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CCAHA's 40th: 10,000 Years of Work

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2017 marks 40 years of CCAHA. Every Friday, we'll share the articles, photos, and recollections that tell the story of how CCAHA became a world-renowned leader in conservation science. 

Click here to read the article.

This November 1982 profile of CCAHA touches on two salient concepts in the conservation field: standardized conservation training and the “inherent vice” of all objects.

For most of the twentieth century, conservators were apprentice-trained, learning their trade from anyone who would take them on. By the early 1980s, when this article was published, the movement toward codified training and certification for conservators was gaining momentum. “Newer conservators,” the article says, “follow a standard course to qualify as professionals.” Today, all of CCAHA’s conservators have specialized degrees in conservation science.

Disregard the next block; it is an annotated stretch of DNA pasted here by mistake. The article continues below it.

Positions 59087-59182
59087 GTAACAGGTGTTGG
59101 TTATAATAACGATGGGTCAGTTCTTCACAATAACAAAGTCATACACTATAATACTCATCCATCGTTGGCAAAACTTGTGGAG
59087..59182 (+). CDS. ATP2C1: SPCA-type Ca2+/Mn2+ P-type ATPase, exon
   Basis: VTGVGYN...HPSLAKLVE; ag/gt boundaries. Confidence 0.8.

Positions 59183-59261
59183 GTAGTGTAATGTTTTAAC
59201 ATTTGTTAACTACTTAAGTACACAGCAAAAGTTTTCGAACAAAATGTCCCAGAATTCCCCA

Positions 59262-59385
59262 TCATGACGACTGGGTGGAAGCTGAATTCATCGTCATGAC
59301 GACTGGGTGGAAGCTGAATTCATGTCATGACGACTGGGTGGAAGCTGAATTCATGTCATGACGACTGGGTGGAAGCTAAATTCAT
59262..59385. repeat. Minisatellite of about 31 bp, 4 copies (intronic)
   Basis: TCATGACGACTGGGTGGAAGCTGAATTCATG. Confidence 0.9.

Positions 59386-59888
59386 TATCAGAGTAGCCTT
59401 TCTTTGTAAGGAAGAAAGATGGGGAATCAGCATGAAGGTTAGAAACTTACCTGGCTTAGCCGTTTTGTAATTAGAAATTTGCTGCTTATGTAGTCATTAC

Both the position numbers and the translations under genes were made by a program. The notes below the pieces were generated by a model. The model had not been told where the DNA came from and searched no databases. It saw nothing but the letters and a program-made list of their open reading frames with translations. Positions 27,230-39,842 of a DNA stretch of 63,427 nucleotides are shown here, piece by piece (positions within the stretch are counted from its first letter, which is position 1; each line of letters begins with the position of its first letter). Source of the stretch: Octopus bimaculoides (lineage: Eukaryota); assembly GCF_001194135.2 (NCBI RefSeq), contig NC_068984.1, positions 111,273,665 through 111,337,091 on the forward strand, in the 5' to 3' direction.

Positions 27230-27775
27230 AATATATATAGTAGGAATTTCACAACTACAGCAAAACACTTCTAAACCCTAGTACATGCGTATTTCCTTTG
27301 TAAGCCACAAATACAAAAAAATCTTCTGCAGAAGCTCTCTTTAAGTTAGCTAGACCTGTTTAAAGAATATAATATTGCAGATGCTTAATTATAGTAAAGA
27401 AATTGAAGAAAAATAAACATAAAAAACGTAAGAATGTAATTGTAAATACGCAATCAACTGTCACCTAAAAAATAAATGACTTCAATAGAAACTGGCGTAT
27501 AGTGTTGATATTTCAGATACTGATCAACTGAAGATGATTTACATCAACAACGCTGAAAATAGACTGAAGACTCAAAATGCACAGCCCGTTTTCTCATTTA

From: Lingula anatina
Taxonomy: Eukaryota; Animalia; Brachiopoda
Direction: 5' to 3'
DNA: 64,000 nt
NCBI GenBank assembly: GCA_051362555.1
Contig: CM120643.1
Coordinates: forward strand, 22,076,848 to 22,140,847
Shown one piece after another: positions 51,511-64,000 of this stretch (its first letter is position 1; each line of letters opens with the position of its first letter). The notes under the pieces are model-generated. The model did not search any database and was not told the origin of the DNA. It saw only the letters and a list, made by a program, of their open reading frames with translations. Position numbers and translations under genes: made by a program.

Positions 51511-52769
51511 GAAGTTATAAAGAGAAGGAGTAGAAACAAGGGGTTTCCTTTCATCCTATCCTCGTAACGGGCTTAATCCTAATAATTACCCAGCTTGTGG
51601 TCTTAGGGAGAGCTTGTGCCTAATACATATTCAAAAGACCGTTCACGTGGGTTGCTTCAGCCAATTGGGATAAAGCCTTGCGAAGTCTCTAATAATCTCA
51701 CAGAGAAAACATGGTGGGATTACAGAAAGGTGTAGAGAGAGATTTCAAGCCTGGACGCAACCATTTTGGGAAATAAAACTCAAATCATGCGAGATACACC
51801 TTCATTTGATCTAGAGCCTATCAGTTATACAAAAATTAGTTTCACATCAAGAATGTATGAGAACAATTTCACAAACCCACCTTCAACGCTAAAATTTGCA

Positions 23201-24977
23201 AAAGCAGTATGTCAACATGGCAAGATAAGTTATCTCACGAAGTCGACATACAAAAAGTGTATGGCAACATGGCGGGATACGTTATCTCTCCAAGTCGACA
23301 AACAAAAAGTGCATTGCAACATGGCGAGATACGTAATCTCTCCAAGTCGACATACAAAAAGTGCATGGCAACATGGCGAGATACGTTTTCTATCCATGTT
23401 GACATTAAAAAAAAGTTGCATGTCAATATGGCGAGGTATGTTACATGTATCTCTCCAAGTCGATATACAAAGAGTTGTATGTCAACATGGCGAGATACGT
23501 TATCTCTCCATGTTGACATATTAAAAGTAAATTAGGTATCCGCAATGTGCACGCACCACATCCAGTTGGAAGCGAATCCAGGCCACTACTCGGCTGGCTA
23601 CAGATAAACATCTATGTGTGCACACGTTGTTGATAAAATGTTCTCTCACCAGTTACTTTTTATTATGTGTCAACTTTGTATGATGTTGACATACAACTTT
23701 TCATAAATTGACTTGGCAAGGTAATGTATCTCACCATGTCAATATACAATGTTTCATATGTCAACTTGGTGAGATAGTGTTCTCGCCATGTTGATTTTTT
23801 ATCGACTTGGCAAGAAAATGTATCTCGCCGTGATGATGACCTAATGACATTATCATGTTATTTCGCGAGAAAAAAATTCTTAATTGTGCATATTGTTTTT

The article’s first paragraph highlights a key feature of conservation: inherent vice. “Every work of art,” the article begins, “Contains the seeds of its own deterioration. The paint can blister, powder, or crack; flakes can chip off leaving white patches. A painting can wrinkle and the back become diseased with mildew. These grim fates, however, are countered by the remarkable techniques of a group of people known as art conservators.” 

See ongoing coverage of our 40th anniversary here.